Puer­to Ricans often call the island Bor­in­quen, from Borikén, its indige­nous Taíno name. The terms boricua and bor­in­cano derive from Borikén and Bor­in­quen respec­tive­ly, and are com­mon­ly used to iden­ti­fy some­one of Puer­to Rican her­itage. The island is also pop­u­lar­ly known as “La Isla del Encan­to”, which trans­lat­ed means “The Island of Enchantment.”

Puer­to Rico, geo­graph­i­cal­ly, is com­posed of an arch­i­pel­ago that includes the main island of Puer­to Rico and a num­ber of small­er islands and keys, the largest of which are Vieques, Cule­bra, and Mona. The main island of Puer­to Rico is the small­est by land area and sec­ond small­est by pop­u­la­tion among the four Greater Antilles, which also include Cuba, His­pan­io­la, and Jamaica. Eth­ni­cal­ly, the peo­ple of Puer­to Rico “con­sti­tute a Latin Amer­i­can and Caribbean nation that has its own unequiv­o­cal nation­al identity”.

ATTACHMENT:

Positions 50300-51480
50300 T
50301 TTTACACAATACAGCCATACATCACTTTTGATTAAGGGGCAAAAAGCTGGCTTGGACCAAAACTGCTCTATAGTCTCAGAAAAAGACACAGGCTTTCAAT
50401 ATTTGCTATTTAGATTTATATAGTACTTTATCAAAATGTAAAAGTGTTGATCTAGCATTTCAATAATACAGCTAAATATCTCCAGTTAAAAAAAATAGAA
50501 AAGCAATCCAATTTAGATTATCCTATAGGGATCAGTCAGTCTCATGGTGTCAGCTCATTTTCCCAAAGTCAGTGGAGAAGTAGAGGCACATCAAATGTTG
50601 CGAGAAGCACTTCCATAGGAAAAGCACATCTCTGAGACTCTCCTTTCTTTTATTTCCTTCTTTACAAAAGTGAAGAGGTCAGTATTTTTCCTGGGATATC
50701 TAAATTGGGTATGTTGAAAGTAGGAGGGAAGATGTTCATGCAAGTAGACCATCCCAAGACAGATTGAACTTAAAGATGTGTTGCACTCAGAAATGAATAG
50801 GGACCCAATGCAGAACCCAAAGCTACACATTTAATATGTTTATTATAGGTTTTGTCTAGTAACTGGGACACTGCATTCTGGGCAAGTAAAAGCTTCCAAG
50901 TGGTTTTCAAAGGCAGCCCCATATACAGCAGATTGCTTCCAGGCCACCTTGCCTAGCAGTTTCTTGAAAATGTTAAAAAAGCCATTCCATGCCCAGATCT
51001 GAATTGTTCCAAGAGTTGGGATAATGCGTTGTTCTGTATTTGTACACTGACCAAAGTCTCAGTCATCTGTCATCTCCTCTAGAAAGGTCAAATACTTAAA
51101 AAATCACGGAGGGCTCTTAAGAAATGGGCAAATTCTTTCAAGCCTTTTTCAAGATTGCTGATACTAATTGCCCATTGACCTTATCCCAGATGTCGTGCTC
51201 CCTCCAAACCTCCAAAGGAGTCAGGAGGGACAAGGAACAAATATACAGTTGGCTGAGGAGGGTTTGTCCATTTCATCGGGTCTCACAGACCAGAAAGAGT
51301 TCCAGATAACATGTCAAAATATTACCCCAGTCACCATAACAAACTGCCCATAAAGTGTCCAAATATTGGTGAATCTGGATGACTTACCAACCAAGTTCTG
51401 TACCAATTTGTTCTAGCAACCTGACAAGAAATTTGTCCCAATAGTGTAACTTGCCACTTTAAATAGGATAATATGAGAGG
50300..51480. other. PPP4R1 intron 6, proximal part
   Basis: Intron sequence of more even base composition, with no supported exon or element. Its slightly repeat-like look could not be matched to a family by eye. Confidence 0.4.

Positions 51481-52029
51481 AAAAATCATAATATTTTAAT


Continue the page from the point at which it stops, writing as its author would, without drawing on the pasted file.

The first set­tlers were the Ortoiroid peo­ple, an Archa­ic Peri­od cul­ture of Amerindi­an hunters and fish­er­men. An archae­o­log­i­cal dig in the island of Vieques in 1990 found the remains of what is believed to be an Arcaico (Archa­ic) man (named Puer­to Fer­ro man) dat­ed to around 2000 BC. Between AD 120 and 400 arrived the Igneri, a tribe from the South Amer­i­can Orinoco region. Between the 4th and 10th cen­turies, the Arcaicos and Igneri co-exist­ed (and per­haps clashed) on the island. Between the 7th and 11th cen­turies the Taíno cul­ture devel­oped on the island, and by approx­i­mate­ly 1000 AD had become dom­i­nant. This last­ed until Christo­pher Colum­bus arrived in 1492